July 10, 2013 | Quote

Who’s in Charge in Egypt? In the Obama Administration?

Disarray is the order of the day — both in Egypt and in the Obama administration.

The Post reports:

Interim President Adly Mansour appointed a new prime minister and vice president Tuesday as Egypt braced for a potential backlash a day after security forces gunned down more than 50 supporters of ousted president Mohamed Morsi.

In a recorded statement broadcast on Egyptian television Tuesday, Gen. Abdel Fatah al-Sissi, chief of Egypt’s armed forces, told the nation that the new president’s earlier constitutional declaration and road map for elections and a new charter provided “more than enough assurance” that the country was moving in the right direction.

The announcement was destined to displease many groups in Egypt who see the military government as illegitimate. And it certainly did, as the New York Times reported, with a range of players in Egypt calling the transition plan “muddled, authoritarian and rushed.”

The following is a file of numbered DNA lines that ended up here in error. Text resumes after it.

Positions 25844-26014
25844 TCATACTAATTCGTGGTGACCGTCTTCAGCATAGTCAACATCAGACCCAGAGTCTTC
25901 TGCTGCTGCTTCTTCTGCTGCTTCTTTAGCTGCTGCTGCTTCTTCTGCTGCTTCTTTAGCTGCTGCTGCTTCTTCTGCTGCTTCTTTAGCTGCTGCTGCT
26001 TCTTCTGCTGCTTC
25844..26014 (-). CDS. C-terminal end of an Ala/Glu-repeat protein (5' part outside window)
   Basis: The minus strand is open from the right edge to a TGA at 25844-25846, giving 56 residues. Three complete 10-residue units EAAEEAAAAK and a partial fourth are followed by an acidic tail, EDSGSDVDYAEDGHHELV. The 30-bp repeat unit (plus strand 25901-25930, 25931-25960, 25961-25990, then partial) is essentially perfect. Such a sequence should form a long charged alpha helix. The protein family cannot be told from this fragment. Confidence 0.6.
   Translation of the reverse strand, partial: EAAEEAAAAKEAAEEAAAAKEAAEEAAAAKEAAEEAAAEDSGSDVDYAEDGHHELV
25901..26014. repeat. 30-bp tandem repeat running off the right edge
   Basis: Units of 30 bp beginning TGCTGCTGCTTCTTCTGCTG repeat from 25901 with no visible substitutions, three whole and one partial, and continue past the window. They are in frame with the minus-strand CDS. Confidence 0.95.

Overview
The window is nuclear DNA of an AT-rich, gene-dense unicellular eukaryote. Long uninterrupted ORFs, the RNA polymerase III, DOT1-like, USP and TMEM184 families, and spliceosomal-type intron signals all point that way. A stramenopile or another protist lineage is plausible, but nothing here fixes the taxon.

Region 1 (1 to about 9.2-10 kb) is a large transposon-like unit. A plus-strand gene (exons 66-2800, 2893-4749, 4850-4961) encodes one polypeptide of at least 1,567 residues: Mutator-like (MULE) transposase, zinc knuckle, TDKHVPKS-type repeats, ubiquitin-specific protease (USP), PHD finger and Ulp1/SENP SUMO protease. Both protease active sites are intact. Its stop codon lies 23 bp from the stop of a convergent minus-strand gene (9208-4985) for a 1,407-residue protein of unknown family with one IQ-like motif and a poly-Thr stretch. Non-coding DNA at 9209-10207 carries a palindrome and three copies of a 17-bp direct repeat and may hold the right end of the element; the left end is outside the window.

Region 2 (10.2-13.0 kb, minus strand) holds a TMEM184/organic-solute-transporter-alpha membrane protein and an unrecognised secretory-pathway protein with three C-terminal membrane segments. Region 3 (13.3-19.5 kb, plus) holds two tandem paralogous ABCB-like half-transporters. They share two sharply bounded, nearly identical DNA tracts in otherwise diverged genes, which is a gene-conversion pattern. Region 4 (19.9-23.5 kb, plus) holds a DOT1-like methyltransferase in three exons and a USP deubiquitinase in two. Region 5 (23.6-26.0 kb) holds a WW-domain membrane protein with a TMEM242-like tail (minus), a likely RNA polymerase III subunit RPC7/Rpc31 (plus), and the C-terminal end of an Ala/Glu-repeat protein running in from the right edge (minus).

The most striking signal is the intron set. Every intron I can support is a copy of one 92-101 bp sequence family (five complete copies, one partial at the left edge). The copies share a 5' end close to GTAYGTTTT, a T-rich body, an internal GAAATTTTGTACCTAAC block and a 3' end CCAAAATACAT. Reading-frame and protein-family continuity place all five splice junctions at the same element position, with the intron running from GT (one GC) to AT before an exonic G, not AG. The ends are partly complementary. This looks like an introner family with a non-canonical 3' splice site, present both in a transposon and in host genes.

Former CIA case officer Reuel Marc Gerecht e-mails me: “It’s likely an intractable situation: the new government will be seen by a large slice of the population as illegitimate. The military and the Egyptian liberals, who were the two driving forces behind the coup, now own Egypt’s problems.”

However, there were some positive developments there, says Jonathan Schanzer of the Foundation for Defense of Democracies. “It’s positive in the sense that the interim government is taking shape, and that there is general consensus among the anti-Islamists that the choices are good ones. But the environment in Egypt is still divisive.” He cautions, “Tensions between the Islamists and the anti-Morsi/Tamarod movement are running high.  This story is far from written.”

The most promising aspect of the announcement may be that Mansour named the former finance minister Hazem el-Beblawi as the new prime minister. A former U.S. official wryly observes, “If any country ever needed an economist as prime minister, this is it.” Indeed, Egypt is mired in debt and rife with corruption, a situation that makes additional help and investment problematic. So far it appears the new government is serious about tackling the out-of-control government subsidies and other overdue reforms. The best news of the day may have been the agreement from the United Arab Emirates and Saudi Arabia to pony up a few billion dollars to help Egypt keep its economy afloat. (Mohammed Morsi’s exit certainly pleased the Sunni Arab states.)

Read the full article here.